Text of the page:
MPs back ban on paid lobbying as Labour leader brands Johnson a ‘coward’

Prime Minister admits mistake in trying to change rules to save Owen Paterson

Britain’s prime minister Boris Johnson: told the House of Commons liaison committee that he now accepted that the former Northern secretary broke the rules. Handout photograph: UK Parliament/Jessica Taylor

Boris Johnson has admitted that he made a mistake in trying to change parliamentary rules on MPs' behaviour to save former Northern Ireland secretary Owen Paterson from suspension for paid lobbying.

The British prime minister told the House of Commons liaison committee that he now accepted that Mr Paterson broke the rules and blamed his colleagues for his short-lived attempt to create a new standards committee with a Conservative majority.

Mr Paterson, whose wife died by suicide during the parliamentary investigation into his actions on behalf of companies that paid him £100,000 a year, resigned as an MP after the prime minister abandoned his attempt to save him.

“I think it was a very sad case but I think there’s no question that he had fallen foul of the rules on paid advocacy as far as I could see from the report. The question that people wanted to establish was whether or not given the particularly tragic circumstances he had a fair right to appeal,” Mr Johnson said.

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MPs on Wednesday night voted in favour of a new government proposal to ban them from getting paid for political consulting or lobbying and to set limits on how much time they could spend on second jobs. A Labour proposal for tougher curbs, including a ban on almost all second jobs, was defeated.

Failure to apologise

During prime minister's questions, Labour leader Keir Starmer described Mr Johnson as a coward for his failure to apologise for trying to change the rules to save Mr Paterson.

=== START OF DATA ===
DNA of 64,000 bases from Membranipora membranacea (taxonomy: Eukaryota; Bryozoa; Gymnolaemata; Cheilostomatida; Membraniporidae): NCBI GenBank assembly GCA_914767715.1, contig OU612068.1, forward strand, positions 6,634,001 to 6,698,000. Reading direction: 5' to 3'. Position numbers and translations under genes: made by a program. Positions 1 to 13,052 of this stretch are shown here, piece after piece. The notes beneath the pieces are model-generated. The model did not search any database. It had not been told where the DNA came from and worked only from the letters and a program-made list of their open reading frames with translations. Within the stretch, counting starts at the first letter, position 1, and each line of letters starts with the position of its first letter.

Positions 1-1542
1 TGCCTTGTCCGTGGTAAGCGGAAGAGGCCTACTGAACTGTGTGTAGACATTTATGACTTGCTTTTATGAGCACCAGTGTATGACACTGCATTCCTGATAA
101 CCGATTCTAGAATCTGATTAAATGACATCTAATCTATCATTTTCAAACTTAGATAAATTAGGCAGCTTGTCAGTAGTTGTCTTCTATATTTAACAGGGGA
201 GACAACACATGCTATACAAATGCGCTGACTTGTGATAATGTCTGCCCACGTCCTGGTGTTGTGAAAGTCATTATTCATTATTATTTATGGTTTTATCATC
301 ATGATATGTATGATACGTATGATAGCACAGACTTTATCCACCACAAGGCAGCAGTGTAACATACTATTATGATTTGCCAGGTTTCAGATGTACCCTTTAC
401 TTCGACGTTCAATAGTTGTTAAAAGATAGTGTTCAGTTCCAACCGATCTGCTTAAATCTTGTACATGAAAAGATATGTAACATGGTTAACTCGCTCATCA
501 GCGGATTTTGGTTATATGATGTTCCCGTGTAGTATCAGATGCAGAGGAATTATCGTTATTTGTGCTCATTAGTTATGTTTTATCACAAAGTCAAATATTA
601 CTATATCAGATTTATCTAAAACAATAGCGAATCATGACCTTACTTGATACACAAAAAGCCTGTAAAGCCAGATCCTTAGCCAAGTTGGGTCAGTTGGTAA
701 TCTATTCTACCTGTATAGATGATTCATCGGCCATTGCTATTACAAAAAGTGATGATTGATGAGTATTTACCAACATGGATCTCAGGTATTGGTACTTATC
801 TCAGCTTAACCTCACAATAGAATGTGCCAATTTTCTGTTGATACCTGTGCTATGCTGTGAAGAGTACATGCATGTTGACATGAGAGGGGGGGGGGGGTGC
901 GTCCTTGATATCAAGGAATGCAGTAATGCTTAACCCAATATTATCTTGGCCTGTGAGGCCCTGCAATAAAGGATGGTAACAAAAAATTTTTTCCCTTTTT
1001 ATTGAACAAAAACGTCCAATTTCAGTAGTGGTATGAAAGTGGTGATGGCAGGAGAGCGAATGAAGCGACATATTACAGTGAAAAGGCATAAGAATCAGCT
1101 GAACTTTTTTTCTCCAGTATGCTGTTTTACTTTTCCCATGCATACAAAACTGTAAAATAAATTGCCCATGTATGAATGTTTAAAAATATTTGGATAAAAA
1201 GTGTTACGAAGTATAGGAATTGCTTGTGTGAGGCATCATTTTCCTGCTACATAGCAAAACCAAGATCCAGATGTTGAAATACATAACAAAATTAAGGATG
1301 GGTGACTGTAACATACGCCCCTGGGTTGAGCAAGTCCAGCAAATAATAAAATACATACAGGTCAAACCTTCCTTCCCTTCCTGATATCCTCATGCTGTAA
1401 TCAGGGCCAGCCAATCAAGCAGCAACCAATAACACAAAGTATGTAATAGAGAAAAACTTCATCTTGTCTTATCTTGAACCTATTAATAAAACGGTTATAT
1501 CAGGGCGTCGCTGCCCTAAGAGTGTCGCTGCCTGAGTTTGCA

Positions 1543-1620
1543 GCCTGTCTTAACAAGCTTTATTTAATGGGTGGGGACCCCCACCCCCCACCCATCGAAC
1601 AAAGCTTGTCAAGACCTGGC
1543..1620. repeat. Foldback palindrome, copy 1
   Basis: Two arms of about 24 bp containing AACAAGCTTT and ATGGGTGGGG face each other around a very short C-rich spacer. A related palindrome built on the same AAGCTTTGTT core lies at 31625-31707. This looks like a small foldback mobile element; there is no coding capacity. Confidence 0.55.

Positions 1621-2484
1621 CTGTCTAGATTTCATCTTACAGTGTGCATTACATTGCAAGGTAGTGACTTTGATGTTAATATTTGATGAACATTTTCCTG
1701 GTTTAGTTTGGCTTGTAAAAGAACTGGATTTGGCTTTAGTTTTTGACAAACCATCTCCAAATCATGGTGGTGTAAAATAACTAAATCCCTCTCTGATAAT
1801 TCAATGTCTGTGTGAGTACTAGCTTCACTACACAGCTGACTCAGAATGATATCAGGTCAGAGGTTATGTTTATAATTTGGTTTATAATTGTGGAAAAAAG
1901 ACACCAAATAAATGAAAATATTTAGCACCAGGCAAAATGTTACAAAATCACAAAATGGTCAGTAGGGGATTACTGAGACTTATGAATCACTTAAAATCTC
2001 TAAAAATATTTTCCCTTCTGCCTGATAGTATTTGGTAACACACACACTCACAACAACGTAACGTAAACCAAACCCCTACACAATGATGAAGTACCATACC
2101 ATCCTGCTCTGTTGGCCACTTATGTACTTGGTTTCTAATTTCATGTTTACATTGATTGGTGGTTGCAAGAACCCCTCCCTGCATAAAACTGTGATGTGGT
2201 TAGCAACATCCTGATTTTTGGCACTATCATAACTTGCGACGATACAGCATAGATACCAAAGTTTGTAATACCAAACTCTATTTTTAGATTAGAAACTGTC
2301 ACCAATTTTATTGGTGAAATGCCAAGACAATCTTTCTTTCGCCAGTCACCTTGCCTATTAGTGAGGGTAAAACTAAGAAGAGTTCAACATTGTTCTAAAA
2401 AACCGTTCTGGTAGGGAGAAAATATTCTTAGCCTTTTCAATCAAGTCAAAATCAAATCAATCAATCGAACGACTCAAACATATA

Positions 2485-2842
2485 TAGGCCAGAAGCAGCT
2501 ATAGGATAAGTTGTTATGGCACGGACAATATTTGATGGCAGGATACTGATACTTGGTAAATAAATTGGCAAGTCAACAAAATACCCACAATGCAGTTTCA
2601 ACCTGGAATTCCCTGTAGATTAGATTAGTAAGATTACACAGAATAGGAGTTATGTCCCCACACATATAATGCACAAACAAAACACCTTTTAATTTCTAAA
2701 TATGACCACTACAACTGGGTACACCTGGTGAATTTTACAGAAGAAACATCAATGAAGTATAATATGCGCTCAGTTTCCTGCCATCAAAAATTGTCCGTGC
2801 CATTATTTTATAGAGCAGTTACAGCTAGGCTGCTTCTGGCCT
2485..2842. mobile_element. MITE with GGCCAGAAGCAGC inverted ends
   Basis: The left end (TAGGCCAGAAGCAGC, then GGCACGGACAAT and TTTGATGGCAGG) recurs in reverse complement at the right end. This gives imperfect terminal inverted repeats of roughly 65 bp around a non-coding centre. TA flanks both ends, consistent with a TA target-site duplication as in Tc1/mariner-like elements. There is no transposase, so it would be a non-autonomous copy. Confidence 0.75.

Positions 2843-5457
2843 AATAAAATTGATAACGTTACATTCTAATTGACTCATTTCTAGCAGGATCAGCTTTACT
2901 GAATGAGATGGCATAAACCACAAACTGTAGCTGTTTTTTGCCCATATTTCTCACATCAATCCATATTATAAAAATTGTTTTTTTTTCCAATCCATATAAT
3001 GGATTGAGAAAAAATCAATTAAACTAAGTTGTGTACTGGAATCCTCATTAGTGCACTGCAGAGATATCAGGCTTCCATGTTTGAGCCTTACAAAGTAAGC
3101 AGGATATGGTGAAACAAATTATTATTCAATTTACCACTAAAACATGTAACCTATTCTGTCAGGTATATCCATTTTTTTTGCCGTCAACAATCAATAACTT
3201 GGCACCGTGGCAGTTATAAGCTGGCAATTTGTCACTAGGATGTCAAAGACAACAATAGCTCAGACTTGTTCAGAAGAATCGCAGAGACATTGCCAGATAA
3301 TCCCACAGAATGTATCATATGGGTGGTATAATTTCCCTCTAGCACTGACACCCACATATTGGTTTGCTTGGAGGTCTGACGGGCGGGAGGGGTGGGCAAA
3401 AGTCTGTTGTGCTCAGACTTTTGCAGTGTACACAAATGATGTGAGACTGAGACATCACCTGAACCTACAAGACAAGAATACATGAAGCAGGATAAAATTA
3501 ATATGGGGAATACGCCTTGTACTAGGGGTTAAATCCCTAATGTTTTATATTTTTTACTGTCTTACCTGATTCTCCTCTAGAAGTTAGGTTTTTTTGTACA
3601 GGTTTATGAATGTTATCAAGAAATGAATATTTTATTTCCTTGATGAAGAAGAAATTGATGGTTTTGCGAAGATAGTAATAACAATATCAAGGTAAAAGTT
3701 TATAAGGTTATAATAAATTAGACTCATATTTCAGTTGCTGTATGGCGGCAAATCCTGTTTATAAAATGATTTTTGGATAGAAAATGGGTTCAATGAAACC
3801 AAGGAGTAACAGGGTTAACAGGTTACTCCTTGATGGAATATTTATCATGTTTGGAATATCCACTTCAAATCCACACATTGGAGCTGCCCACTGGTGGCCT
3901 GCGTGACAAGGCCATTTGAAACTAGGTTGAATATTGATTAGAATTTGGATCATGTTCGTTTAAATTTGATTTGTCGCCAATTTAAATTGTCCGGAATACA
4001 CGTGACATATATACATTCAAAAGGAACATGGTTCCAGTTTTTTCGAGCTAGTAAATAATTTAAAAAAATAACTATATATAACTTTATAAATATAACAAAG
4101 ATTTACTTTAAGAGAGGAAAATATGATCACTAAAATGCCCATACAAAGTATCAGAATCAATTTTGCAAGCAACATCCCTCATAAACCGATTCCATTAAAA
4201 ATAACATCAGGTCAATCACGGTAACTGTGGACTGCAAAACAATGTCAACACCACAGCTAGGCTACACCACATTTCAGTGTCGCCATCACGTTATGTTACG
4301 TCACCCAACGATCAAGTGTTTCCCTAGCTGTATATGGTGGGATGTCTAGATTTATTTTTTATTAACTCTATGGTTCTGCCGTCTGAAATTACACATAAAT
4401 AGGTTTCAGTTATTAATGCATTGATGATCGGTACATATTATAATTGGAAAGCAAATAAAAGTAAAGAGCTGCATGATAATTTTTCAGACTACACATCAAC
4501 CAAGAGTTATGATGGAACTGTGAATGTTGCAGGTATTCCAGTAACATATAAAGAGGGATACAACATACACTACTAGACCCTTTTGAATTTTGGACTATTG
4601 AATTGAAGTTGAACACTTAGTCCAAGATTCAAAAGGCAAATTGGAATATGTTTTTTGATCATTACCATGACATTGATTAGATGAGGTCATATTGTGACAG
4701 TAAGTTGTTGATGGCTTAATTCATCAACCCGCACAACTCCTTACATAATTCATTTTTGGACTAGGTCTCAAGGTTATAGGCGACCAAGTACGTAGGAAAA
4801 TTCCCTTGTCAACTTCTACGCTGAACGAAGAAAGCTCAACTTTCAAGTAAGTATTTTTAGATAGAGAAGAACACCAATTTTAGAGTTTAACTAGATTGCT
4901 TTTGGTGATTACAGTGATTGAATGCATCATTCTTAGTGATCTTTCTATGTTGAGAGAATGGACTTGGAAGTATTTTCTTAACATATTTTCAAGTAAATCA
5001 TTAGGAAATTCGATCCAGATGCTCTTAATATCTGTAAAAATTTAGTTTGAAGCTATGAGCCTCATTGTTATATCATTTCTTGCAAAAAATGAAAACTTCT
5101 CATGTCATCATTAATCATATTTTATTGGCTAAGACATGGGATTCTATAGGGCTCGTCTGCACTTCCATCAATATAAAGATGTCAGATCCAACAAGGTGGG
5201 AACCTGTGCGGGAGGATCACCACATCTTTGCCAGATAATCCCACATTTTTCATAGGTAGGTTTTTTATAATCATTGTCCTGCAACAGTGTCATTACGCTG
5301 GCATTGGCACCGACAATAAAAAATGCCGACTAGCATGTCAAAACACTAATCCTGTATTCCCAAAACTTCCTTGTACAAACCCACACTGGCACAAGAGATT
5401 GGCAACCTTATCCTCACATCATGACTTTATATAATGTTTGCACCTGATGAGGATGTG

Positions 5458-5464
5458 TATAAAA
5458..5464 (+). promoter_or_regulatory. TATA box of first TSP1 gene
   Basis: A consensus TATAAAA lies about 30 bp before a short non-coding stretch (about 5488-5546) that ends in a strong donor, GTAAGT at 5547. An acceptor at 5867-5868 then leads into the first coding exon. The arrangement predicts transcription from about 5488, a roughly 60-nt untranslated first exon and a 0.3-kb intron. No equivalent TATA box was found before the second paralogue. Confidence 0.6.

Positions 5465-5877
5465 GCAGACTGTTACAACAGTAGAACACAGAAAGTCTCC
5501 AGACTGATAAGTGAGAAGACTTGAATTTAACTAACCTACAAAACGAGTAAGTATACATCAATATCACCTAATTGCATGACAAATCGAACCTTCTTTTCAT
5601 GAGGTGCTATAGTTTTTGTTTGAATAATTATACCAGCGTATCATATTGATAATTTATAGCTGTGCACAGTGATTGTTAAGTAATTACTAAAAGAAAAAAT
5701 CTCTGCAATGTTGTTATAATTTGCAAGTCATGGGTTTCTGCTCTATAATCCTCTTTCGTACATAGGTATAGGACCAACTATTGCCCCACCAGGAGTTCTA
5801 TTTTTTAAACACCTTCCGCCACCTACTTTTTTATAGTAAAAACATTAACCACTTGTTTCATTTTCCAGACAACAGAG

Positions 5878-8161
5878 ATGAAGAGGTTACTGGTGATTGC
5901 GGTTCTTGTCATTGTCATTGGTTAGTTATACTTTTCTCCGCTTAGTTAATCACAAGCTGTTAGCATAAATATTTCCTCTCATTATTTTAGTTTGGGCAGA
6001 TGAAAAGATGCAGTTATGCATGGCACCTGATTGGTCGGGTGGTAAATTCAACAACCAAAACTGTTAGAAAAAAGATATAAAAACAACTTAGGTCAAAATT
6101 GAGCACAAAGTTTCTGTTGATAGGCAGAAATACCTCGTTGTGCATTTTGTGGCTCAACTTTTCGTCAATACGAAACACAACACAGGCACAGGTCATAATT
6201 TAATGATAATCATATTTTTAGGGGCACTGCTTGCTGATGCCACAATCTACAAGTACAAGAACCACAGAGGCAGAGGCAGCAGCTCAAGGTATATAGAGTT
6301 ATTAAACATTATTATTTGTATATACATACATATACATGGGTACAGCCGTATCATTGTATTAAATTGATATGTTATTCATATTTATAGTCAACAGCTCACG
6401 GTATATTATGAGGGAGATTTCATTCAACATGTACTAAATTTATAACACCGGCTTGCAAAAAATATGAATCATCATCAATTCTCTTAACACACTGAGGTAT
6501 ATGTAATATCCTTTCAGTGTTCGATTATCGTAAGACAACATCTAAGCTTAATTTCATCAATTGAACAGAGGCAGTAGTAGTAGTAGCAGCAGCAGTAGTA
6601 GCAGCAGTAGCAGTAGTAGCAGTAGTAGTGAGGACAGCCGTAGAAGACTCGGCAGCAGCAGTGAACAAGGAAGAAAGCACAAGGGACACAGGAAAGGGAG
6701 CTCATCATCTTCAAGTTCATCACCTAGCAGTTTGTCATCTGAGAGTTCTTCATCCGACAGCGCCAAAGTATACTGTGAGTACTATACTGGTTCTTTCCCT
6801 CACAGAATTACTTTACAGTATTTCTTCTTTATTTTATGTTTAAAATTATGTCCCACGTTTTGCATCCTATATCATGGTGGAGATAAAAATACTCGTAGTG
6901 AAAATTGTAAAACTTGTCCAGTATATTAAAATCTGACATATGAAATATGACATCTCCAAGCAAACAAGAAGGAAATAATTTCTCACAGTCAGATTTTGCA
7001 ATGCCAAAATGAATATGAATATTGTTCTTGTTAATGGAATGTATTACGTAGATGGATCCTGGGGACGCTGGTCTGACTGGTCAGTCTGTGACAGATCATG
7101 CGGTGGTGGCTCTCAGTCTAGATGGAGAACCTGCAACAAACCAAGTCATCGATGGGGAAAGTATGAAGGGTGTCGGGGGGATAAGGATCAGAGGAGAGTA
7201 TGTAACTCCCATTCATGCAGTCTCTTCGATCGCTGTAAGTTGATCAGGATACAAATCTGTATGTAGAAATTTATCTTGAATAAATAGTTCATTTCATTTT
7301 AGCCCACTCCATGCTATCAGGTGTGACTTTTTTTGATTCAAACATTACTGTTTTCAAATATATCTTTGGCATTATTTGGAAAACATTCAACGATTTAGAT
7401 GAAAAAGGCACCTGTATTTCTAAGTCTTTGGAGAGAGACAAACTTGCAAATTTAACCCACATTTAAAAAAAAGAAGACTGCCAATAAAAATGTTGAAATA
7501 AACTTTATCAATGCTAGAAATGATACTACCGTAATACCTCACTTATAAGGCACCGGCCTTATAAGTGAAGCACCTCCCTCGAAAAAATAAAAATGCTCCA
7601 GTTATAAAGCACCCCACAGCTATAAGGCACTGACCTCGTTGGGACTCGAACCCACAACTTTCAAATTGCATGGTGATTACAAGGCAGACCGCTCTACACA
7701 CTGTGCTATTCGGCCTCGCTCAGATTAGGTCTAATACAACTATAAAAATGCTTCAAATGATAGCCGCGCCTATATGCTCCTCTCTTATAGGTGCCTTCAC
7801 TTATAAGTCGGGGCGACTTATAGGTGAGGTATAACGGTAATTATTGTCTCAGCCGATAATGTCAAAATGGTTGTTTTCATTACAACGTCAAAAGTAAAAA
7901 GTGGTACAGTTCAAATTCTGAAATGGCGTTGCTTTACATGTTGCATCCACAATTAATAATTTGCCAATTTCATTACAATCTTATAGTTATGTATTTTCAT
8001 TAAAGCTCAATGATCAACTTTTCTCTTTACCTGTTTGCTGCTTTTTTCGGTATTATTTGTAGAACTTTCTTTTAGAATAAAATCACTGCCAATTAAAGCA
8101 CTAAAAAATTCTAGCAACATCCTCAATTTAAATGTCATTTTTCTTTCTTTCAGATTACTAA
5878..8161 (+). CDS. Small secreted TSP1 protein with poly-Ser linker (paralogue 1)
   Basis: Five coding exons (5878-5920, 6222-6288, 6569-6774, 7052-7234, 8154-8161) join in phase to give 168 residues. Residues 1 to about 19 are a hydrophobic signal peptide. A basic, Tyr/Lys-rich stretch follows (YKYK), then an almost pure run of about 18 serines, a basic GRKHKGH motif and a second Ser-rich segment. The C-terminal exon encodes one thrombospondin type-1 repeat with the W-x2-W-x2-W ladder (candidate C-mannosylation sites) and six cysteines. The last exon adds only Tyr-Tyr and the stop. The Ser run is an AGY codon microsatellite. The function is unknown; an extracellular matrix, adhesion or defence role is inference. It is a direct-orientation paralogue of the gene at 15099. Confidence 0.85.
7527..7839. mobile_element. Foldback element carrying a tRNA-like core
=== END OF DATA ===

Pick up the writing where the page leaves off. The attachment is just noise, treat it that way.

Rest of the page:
"Here's the difference: when somebody in my party misbehaves, I kick them out. When somebody in his party misbehaves, he tries to get them off the hook," Sir Keir said.

Commons speaker Lindsay Hoyle intervened a number of times to rebuke Mr Johnson for attempting to question Sir Keir about his work while an MP for law firm Mishcon de Reya.

After prime minister's questions, MPs voted to compel the government to publish details of contracts won during the coronavirus pandemic by Randox, one of the companies Mr Paterson worked for. The government said it could not find a minute of a call between Randox and health minister Lord Bethell, but the company said it would co-operate with any inquiry.

During the debate on MPs’ second jobs, leader of the House Jacob Rees-Mogg said such experience enhanced parliament rather than diminishing performance.

‘Westminster bubble’

“The government believes that it is an historic strength of our system that MPs should have a wider focus than the Westminster bubble, that we should maintain connections to the world beyond so that we may draw on the insight and expertise that this experience offers, and that rather than a chamber replete with professional politicians with no previous career or future career other than to remain on the public payroll, we have a parliament that benefits from MPs with a broader range of talents and professional backgrounds,” he said.

Conservative Charles Walker complained that MPs were "burning each other to a crisp" in the debate on standards.

“We love to skewer each other and place ourselves on the barbecue and roast ourselves pink and then serve ourselves up with a large side order of hubris,” he said. “The one thing I’ve learnt is that we’re not entitled to a fair hearing in this place; we’re guilty until proven guilty. It’s one of Newton’s laws: if you’re an MP you don’t get a fair hearing.”

Denis Staunton

Denis Staunton

Denis Staunton is China Correspondent of The Irish Times